Sitting in that chair last week. That iconic chair, one step away from therapy--or maybe instead of. Brenda raised the scissors. First, "So you want it shorter this time?"
I sigh. Immediately taken back to 2008, and disappointing my daughter by opting for Obama.
Back to Hillary and the sigh. Sure, a woman president would be transformative--for me, for the world, for our grandchildren. Because they would finally have to hear our voice. (link to "Speaking While Female" in January New York Times; read comments too).
Exchanging back and forth with Brenda, turns out we agree. Email controversy is a waste of time. But why does this very smart, competent woman so often get herself into struggles that lead to her being the beleaguered woman--unfairly attacked by detractors.
Then it occurred to me why I personally have a problem with Hillary.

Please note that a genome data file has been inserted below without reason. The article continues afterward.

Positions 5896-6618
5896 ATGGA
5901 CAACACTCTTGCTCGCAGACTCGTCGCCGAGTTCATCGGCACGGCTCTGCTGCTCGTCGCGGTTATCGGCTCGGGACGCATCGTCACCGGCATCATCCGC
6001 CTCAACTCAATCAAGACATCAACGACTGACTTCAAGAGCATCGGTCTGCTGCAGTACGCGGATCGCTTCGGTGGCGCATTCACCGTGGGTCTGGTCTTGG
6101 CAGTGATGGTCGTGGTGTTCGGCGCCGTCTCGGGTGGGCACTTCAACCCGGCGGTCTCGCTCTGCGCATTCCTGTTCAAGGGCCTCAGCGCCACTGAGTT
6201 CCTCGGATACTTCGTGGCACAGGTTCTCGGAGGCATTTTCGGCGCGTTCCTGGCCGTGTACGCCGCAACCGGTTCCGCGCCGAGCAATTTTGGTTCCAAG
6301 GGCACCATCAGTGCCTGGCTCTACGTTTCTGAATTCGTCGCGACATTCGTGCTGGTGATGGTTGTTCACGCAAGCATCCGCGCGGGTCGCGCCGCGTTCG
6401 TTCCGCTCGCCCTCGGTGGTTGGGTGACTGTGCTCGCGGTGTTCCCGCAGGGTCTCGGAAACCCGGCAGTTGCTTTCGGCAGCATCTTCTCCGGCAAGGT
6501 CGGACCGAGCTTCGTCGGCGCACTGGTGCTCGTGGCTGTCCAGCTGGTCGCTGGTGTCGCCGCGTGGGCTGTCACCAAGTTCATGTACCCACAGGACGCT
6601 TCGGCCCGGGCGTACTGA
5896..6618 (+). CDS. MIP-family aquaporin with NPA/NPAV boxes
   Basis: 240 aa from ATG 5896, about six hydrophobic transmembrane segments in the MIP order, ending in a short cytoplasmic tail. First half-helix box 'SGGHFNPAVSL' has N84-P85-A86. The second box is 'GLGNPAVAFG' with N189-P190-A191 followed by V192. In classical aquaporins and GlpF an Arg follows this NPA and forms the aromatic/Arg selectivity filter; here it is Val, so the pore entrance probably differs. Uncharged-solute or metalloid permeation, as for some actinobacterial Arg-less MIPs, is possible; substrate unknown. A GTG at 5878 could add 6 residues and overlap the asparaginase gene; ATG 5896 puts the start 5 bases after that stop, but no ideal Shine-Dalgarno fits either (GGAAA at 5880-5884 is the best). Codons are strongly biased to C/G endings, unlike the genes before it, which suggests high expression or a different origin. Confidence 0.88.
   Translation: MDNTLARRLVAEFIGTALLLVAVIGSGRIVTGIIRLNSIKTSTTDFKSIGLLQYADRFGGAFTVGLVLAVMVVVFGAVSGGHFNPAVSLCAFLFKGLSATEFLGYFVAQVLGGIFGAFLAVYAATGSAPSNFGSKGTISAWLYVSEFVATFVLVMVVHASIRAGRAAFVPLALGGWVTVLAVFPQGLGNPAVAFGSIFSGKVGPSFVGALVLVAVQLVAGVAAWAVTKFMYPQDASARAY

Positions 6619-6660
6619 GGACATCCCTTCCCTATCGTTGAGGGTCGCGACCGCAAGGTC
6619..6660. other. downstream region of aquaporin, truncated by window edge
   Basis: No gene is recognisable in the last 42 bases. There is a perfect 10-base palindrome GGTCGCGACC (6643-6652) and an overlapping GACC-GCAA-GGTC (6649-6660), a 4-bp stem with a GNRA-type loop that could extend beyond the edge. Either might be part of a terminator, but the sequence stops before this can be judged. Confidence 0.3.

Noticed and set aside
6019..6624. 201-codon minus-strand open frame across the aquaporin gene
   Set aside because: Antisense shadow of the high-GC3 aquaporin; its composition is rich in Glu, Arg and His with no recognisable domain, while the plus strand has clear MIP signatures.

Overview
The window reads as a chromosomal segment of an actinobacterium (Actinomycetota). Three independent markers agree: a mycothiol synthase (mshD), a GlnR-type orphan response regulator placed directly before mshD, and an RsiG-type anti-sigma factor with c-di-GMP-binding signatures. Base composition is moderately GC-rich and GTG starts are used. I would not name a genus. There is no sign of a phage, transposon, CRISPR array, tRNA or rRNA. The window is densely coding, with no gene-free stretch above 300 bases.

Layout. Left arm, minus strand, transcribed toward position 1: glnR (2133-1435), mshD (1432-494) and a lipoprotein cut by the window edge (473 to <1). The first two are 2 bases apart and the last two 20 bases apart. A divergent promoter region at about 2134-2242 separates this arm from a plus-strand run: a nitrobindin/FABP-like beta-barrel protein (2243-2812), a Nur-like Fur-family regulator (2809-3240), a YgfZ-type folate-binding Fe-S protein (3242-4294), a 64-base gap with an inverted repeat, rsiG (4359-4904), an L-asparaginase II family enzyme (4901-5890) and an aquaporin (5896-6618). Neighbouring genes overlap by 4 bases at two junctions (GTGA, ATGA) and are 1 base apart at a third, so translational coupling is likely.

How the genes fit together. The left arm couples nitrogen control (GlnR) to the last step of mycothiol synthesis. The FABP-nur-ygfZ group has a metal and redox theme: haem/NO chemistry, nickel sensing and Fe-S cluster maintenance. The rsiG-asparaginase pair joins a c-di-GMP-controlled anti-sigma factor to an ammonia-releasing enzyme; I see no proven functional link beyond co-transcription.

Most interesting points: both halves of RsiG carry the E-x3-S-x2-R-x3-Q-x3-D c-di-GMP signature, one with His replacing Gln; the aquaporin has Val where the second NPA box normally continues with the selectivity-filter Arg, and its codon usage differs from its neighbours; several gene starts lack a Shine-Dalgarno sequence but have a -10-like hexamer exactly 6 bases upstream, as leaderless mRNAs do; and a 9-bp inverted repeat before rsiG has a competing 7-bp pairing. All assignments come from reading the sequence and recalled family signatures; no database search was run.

Never as impressed as others, women and men, by what she said in Bejing in 1995. Something missing in her strong words to China, to the world about violence against women thriving when there's a
"crisis of silence and acquiescence"
Et tu, Hillary? It was at that moment, a very womanly one centered around the special-chair-ritual of beautifying through hair cut, that I said to Brenda. "It has always bothered me that she did not leave Bill Clinton." That she experienced this serial abuser by turning the other cheek, keeping this deceit going as an acceptable response for herself and as a model for her child.
"So," Brenda asked, "what else do you think she could have done?"
My answer, "Imagine, what a powerful message to women if she had left him!" Yes, it's a politically incorrect response. Only people with very different politics from mine are on my side--particularly Christian right wing, anti-abortion women. I shudder at the connection.
Okay. Maybe you can ignore the intractability of domestic abuse--physical/emotional/sexual/social/financial abuse, and its connection to gun violence. Not me. Yes, I live in Oregon with women as governor (not the first), Secretary of State, Speaker of the House. And yet the statistics for my county, Multnomah, the largest:
Hillary could have sent the most important feminist message of her life by walking away. The woman I want for President will not be just another smart politician.